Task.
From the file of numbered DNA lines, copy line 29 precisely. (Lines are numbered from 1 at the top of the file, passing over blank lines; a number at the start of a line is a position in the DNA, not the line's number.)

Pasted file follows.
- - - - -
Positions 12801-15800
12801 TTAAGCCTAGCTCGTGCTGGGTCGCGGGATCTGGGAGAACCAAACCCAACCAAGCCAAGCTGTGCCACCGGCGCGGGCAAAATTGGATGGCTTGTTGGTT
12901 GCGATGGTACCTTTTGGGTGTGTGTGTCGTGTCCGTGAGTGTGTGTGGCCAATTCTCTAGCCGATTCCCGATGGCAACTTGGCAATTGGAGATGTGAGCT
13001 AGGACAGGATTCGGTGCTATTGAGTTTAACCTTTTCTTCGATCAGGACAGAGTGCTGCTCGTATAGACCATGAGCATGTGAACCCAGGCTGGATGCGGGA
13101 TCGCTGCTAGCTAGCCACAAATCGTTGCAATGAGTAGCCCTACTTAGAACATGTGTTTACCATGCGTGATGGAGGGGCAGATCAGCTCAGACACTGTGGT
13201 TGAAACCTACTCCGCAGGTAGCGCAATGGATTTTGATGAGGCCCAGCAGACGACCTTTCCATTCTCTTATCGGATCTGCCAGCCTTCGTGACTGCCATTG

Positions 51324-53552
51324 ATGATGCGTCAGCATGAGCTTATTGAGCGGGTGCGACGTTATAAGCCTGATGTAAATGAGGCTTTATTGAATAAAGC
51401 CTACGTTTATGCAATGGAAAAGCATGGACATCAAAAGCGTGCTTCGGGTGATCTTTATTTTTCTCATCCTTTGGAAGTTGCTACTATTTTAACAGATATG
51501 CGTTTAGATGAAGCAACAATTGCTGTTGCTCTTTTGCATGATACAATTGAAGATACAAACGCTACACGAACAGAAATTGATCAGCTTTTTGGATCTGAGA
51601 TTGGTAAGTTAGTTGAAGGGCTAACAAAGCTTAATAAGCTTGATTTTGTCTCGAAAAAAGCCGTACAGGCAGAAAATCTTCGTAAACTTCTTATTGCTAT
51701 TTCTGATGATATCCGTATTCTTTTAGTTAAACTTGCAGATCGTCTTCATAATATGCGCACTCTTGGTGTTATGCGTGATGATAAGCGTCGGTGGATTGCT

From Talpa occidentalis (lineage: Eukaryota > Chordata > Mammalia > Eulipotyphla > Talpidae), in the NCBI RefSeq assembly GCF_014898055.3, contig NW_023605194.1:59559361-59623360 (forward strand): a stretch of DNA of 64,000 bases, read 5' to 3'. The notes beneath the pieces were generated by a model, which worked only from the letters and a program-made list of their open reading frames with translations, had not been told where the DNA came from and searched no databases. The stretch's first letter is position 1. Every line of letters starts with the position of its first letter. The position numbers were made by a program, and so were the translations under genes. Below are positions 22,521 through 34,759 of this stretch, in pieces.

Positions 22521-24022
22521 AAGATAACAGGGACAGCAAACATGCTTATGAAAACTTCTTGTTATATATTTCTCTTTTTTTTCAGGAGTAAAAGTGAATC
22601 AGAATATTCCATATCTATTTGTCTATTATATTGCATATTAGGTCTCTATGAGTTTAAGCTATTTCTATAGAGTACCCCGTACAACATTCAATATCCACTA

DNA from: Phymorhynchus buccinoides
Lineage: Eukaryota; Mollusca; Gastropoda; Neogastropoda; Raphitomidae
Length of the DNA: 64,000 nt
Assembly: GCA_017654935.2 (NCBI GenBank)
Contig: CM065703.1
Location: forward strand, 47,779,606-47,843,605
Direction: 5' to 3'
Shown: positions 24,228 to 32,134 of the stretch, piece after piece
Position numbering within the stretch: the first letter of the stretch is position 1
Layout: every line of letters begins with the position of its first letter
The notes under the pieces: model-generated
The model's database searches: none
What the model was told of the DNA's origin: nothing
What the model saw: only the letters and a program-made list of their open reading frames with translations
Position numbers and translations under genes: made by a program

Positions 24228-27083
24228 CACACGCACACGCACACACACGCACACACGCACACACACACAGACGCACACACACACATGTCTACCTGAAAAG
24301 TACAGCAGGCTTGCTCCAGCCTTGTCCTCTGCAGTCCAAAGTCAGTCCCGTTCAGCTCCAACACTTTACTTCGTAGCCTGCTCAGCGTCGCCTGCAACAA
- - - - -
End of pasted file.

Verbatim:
What the model was told of the DNA's origin: nothing